At first we were of course working out of our apartment in Greenpoint. In a way, not working in a fully stocked office made us rethink what are the necessary tools that are needed for work that we couldn’t find.

The Scout: What did Postalco set out to be when the line was introduced?
Mike Abelson: We had 3 main activities: Publications (Postalco Library), design research, and leather & stationery products. All of these 3 we still continue.

In the beginning we were especially inspired by the beautiful utility of classic office equipment. We wanted to make things that had that level of finish and nonchalant confidence. We wanted to make things that were the result of really thinking through the design, working out the details to a level where using the product ideally becomes a seamless part of daily activity. Simple tools like buckets and hole punchers bowl me over.

The Scout: Paper products will never cease to exist, but there’s no denying that the digital age has disrupted traditional means of communication. Emails and portable devices have practically replaced the need to hand write letters or notes. Did you encounter many doubters during the early stages of Postalco?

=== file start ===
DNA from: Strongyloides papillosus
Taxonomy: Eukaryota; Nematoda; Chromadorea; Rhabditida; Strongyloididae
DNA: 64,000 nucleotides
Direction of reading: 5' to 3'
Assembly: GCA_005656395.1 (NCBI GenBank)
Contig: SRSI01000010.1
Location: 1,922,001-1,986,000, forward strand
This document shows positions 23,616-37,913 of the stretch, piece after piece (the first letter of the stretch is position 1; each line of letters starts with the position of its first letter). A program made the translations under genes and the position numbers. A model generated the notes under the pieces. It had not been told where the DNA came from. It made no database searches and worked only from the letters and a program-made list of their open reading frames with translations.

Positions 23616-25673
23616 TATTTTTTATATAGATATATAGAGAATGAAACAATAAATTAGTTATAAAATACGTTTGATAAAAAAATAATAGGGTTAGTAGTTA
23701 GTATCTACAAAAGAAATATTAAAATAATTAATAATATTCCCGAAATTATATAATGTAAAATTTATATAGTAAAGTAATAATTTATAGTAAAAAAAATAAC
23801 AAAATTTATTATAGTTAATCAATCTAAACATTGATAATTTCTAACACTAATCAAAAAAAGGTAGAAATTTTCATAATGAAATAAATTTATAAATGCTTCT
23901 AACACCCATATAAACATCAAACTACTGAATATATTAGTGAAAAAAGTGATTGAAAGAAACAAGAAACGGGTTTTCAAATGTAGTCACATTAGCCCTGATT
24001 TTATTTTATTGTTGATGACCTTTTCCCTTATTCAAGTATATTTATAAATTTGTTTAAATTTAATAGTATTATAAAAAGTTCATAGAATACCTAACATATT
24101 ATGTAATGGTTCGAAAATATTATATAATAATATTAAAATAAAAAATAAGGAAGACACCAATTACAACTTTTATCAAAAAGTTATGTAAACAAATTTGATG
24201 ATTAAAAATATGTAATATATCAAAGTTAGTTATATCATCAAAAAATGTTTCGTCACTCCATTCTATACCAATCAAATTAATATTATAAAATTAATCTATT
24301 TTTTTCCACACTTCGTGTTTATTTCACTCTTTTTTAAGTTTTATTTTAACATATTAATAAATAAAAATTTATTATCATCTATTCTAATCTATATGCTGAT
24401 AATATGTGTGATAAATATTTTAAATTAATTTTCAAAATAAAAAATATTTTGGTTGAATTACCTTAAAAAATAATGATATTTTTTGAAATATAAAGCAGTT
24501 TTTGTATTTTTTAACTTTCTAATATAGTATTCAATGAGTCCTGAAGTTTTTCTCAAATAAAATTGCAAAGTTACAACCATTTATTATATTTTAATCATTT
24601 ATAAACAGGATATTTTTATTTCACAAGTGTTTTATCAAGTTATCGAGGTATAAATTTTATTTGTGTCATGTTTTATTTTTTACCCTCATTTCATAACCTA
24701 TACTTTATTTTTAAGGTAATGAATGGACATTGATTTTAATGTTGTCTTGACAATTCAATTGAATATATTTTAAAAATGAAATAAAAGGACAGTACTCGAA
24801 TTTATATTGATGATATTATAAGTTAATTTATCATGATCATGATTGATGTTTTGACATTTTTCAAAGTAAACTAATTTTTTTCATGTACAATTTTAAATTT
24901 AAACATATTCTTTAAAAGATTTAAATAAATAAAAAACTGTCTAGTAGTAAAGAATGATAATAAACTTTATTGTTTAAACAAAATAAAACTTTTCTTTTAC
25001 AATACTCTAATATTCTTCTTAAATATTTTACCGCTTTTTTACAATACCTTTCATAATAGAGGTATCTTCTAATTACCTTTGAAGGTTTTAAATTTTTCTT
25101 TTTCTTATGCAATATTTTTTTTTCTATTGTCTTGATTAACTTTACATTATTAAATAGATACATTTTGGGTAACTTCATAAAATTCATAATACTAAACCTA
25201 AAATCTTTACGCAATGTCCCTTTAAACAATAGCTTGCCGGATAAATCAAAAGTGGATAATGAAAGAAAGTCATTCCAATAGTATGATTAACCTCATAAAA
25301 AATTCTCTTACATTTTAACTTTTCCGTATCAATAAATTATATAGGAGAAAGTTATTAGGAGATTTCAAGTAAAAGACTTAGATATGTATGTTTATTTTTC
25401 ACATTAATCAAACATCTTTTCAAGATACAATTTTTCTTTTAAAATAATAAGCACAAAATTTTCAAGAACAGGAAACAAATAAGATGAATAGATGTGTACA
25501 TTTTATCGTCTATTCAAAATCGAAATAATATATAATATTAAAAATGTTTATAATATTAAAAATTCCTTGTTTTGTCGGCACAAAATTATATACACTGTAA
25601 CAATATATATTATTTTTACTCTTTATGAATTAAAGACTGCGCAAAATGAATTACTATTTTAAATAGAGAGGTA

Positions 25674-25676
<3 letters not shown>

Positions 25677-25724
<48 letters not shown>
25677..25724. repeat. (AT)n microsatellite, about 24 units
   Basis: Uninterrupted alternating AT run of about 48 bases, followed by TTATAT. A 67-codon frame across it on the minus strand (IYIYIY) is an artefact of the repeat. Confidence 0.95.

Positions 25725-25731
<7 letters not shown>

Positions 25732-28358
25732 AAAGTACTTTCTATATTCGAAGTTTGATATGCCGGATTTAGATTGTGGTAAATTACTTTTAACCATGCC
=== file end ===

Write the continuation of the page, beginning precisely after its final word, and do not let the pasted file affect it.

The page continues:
Mike Abelson: There are always doubters. We happened to be naive enough not to take it too seriously. If I had only known what i was signing up for! I knew that notebooks and other classic items would not disappear. I mean, books were not replaced by radio. Radio was not replaced by TV. They all continue to exist in their own territory.

The Scout: How often do you write a letter?
Mike Abelson: I write less letters but I send a good amount of postcards. If the message ends up not to fit on one card, i keep adding postcards. Then i put them all in an envelope. I guess that is a letter?

The Scout: When the company was in Brooklyn, were the products made in the U.S. or was it always made in Japan? What made you decide to move Postalco to Tokyo?
Mike Abelson: We made all of our first Postalco samples in New York and got orders. We couldn’t find any place in the US that could do the quality we had in mind. On a trip to Japan a friend suggested a small factory that made bags. Their quality blew me away. On a whim we moved to Japan to make the Postalco things- we are still here.

The Scout: What in particular do you like about Japanese manufacturing?
Mike Abelson: Attention to detail is what makes things like sushi and Japanese woodworking possible. It is the same for contemporary Japanese carbon fiber or high speed railways. This eye for detail makes it possible to achieve the quality Japan is known for. Also there is a vibrant network of craftsmen producing things one by one that makes it possible to make some special items that otherwise wouldn’t exist.